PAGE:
Web-Skimming attack affects 20,000 Customers on Home Improvement Site
The COVID-19 virus epidemic has seen a 23% rise in visitors to UK independent ecommerce sites. On a global scale, many companies have transitioned to fully ecommerce-based business practice and are seeing an increase in online shoppers. This paradigm shift in business continuity means websites are increasingly vulnerable to being attacked.
Our sources state that there has been a 20% increase in web-skimming attacks since the outbreak of the COVID-19 virus, and this month we have witnessed some high-profile Magecart attacks.
- Robert Dyas
On April 13th, Bleeping Computer reported that ecommerce sites powered by open-source plugin WooCommerce had been infected by web-skimming malware. The plugin has more than 5 million active installs and assists sites with ecommerce capabilities. WooCommerce has been attacked before, however in this previous attack hackers attempted to hack online stores by brute-forcing admin passwords.
The web-skimming attack was discovered following multiple reports of fraudulent credit card transactions from clients with ecommerce sites built using WordPress and WooCommerce. It is unknown how exactly the attackers got into the site however, it is speculated that it was through exploiting a software vulnerability in WordPress or WooCommerce.
The infection saves credit card information in plain text in the form of cookies. It then uses the legitimate ‘file_put_contents’ function to collect them into two separate image files which are saved in the ‘wp-content/uploads’ directory. As well as using several layers of encoding and concatenation to avoid detection, it also appears that the skimmer had self-cleaning abilities alike to the Pipka skimmer.
It was not reported how long this attack has been active, Security Researcher Ben Martin recommends to anyone concerned about the security of their WordPress website to disable direct file editing for wp-admin by adding the following line to their wp-config.php file: define( ‘DISALLOW_FILE_EDIT’, true );.
UK hardware site Robert Dyas suffered a web-skimming attack lasting over three weeks from 7th-30th March. In a Cyber Security post, the company explains; “We continue to investigate, as a matter of urgency, the theft of customer data between 7th March 2020 and 30th March 2020 from robertdyas.co.uk. The stolen data included personal and financial details of some customers during that period. This matter has been reported to the relevant authorities.” Robert Dyas have taken steps to close the vulnerability and are now “…continually monitoring the site and running security scans”.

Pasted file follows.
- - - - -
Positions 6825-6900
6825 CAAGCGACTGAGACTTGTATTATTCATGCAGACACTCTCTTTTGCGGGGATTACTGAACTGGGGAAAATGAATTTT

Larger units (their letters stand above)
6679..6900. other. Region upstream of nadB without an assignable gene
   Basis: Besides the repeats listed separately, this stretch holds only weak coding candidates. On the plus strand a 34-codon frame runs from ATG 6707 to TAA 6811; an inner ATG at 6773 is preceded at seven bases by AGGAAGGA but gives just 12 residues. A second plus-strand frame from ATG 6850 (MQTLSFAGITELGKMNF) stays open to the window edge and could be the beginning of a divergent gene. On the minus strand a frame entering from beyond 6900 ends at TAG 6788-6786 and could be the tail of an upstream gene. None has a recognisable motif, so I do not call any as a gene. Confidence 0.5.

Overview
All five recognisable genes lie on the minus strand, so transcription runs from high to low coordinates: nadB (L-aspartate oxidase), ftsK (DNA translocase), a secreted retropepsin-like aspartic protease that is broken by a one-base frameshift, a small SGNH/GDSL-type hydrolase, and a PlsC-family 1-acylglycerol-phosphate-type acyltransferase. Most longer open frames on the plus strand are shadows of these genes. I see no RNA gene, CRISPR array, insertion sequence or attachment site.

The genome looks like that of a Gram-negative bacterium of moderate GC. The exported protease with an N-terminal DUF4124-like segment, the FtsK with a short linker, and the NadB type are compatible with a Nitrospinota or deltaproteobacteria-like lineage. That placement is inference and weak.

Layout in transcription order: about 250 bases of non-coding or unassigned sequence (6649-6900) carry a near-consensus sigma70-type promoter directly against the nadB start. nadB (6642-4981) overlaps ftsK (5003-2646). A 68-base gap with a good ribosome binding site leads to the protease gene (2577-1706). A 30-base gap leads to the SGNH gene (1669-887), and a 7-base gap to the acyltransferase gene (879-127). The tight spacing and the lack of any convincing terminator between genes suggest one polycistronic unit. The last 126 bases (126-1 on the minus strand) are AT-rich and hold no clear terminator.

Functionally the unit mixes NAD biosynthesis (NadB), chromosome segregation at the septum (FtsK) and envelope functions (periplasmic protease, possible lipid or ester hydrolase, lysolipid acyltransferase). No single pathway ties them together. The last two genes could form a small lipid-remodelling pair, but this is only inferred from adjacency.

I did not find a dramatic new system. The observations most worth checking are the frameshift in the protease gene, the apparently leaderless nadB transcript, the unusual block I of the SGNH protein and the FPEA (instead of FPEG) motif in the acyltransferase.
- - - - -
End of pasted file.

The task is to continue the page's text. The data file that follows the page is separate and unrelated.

A spokesperson for Robert Dyas told The Register “We are in touch with approximately 20,000 affected customers and are recommending they also contact their bank or card provider and follow their recommendations as a precaution.”
The final reported web-skimming attack in April was on vaping pen and accessory site – KandyPens. The attack was reported by Technadu on April 22nd, who explain that the company has informed the California State General Attorney Office of a data breach. The company discovered a skimmer on the checkout page in January 2020. The skimmer was active on the site for 11 months from March 7th, 2019 until February 13th, 2020. Information stolen included; name, card number, expiration date, and (CVV).
KandyPens explains in their Notice of Data Security Incident that they have now fixed the vulnerability and have increased website monitoring on their payment system.
RapidSpike security researchers have taken the time to investigate all Magecart attacks mentioned. We can confidently say our Attack Detection would have detected every attack. Attack detection takes less than 5 minutes to set-up and will alert you to any untrusted data on your ecommerce site.